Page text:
"What happens to people who kill themselves?"
"Do Christians automatically go to hell if they take their own life?"
"Is suicide the unpardonable sin?"
"Suicide is caused by depression, a disease, so people aren't responsible, correct?"
"Aren't sensitive subjects like this best left to medical-health professionals?"
"The term 'suicide' isn't in the Bible, so who are we to judge?"
For years I spoke on college campuses using the theme, "What Lies Beyond?" Interest in the subject then as today remains consistently high. Movies and books on the afterlife, paranormal and the unseen realm pique the interest of millions of all ages.
The movie Heaven Is for Real, based on a book of the same title, was a blockbuster in spite of controversial assurance given a mother in the film regarding her deceased son.
The fall TV season opens with ABC's Forever, about a doctor who is immortal. Another is Intruders, about a secret society devoted to finding immortality.
The popular Mentalist series concluded an episode with a psychic conveying comforting words from his murdered wife and daughter.
And, of course, there has been an almost nonstop stream of understandable, well-intentioned tributes and comments springing from the tragic death of Robin Williams.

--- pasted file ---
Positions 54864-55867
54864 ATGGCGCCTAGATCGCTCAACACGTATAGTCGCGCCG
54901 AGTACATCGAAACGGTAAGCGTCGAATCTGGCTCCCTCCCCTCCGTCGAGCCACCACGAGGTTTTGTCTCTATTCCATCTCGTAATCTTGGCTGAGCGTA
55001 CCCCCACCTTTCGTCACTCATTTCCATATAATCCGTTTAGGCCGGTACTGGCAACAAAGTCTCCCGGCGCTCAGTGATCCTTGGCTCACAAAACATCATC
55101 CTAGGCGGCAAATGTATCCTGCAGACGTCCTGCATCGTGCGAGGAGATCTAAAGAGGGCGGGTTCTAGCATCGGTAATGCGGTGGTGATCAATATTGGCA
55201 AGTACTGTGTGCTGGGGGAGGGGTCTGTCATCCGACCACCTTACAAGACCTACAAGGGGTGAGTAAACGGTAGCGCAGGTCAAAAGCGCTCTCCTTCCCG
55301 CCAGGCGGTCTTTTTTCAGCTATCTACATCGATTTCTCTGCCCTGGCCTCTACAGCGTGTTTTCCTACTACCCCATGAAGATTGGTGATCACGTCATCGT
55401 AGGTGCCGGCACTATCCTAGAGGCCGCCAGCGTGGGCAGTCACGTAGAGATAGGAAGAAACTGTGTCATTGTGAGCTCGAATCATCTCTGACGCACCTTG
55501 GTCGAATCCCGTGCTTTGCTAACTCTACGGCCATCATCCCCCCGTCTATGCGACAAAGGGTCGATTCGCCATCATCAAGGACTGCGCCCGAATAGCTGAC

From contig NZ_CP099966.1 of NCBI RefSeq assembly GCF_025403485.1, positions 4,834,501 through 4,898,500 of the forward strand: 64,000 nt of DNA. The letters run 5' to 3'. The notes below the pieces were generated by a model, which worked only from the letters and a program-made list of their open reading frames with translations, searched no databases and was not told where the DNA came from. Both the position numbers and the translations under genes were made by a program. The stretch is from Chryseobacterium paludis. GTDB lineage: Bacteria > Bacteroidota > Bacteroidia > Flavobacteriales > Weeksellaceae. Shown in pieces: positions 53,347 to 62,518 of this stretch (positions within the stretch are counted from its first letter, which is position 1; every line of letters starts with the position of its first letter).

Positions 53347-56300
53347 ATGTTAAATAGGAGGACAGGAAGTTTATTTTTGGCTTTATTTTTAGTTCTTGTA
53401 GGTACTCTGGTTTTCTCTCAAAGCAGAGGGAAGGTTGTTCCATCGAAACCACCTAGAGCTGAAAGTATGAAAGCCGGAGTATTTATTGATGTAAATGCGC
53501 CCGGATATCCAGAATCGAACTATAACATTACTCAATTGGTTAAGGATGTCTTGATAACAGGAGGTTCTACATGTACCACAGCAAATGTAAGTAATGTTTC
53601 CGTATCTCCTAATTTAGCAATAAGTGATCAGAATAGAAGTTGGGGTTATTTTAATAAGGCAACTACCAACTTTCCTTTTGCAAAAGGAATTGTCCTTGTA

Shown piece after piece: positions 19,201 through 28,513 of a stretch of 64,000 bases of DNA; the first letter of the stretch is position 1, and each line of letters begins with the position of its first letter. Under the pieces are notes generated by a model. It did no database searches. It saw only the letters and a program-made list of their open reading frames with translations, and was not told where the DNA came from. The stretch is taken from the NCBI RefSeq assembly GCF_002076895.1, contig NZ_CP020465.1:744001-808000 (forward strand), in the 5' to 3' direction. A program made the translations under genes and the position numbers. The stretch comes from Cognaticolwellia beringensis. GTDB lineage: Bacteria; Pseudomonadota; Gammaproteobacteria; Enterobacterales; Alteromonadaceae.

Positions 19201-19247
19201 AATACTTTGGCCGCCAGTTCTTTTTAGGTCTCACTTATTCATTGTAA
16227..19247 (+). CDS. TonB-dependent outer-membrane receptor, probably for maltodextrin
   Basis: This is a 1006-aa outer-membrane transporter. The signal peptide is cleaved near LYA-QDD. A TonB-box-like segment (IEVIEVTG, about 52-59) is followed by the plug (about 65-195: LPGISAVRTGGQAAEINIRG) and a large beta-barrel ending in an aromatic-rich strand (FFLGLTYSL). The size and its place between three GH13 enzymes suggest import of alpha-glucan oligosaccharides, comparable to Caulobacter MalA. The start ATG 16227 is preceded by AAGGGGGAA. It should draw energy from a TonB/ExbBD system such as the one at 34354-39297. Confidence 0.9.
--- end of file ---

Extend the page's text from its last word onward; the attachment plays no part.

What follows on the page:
"By now, no doubt, Robin Williams is making them chuckle at the pearly gates," is how USA Today began its front-page story on Williams' final hours.
"Where is he now?" is the uncomfortable question many of us ask (or silently ponder so as not to appear judgmental or insensitive). We wonder the same thing concerning Michael Jackson, Whitney Houston, Amy Winehouse, Elvis Presley and Marilyn Monroe. Many of us asked this question after the unexpected death of someone close to us, especially if it was an apparent suicide.
When Williams killed himself, celebrities, reporters, politicians and even preachers tried to comfort mourners with comments like the following: "He finally found peace;" "He's up there making God and angels laugh; "He's gone to a better place;" and, The Academy of Motion Pictures tweeted a sentimental photo of Aladdin hugging Genie with the caption "Genie, you're free!"
Regarding this last comment, Dr. Bill Schmitz, president of the American Association of Suicidology, commented, "Suicide should never be presented by media as a means to resolve or escape one's problems. Contrary to the Academy of Motion Pictures Twitter post, the Genie is not free; the Genie's pain has now been dispersed to a very large audience." How true.